SET TOP TV box maker Pace enjoyed a bumper 2012 despite missing out in an effort to buy Google’s TV box arm, as the firm’s pre-tax profits rose by 46 per cent following a management shakeup.
The year was chief executive Mike Pulli’s first in charge after former boss Neil Gaydon had quit in December 2011 following a string of profit warnings. Since Pulli took the reins, Pace has seen the benefits of a resurgent US pay-TV market, and the company’s share price has more than trebled.
The American has led a strategic transformation plan, which has seen costs reduced and the supply chain tightened up. “We have made good headway on executing our strategy and Pace is becoming a more profitable, cash generative company,” he said.
Yesterday, Pace said revenues had risen 4.1 per cent to $2.4bn (£1.6bn) in 2012, while profits were up from $54.7bn to $80m.
The company supplies the US’s top pay-TV operators Comcast, DirecTV and AT&T, and has sold more boxes this year as subscribers upgrade to more advanced hardware with larger disks and internet connectivity. Although Pace sells around the world, the US is its key market, due to its 110m pay-TV subscribers.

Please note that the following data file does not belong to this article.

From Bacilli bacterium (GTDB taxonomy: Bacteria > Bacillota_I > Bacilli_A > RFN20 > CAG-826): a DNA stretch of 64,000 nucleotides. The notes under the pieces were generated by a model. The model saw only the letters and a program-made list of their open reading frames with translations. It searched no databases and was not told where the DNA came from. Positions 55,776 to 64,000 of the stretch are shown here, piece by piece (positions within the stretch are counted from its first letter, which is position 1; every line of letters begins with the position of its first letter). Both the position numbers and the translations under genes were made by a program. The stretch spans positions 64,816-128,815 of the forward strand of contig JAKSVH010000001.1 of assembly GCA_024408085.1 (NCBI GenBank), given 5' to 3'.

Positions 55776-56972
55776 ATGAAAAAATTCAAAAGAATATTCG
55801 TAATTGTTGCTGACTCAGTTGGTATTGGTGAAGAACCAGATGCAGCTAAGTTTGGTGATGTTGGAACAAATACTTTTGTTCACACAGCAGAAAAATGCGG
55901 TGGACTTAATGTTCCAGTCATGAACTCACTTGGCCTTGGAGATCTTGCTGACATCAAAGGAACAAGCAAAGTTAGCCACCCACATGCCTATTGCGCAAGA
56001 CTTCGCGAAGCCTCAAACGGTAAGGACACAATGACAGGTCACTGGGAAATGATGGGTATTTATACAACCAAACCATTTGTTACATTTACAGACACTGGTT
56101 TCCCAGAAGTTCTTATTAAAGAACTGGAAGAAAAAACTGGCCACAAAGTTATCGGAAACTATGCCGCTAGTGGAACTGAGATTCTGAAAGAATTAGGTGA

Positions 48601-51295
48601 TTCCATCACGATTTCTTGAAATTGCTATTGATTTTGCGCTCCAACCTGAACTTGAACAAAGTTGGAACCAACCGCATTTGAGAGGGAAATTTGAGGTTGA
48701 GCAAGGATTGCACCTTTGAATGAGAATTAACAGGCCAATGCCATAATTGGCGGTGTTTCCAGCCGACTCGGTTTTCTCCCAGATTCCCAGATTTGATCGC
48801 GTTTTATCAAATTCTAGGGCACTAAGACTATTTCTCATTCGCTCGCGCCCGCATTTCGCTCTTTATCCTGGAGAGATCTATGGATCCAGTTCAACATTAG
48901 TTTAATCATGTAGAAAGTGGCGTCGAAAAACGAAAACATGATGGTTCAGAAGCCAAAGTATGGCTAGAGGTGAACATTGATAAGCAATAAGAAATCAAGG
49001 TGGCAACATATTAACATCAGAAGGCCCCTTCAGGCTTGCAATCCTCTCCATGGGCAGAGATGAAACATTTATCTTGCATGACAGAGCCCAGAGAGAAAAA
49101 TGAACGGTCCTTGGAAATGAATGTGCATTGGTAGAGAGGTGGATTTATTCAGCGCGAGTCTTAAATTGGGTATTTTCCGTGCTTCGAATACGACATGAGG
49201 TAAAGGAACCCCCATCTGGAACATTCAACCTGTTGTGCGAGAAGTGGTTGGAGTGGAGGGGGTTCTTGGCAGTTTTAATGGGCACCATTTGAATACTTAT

The company will face increasing competition, however, by rival Arris’s $2.35bn deal to buy Motorola Home – the set top box maker previously owned by Google.
Pace missing out had disappointed investors since it will create a much bigger company with greater resources.
Google had inherited Motorola Home when it bought Motorola Mobility – best known for making phones – for $12.5bn last summer.
Pace shares rose yesterday despite the company saying revenue would be flat going into 2013.
Analysts at Numis warned yesterday that Pace could be hit by Apple entering its space. The iPhone maker has long been rumoured to be developing a TV unit.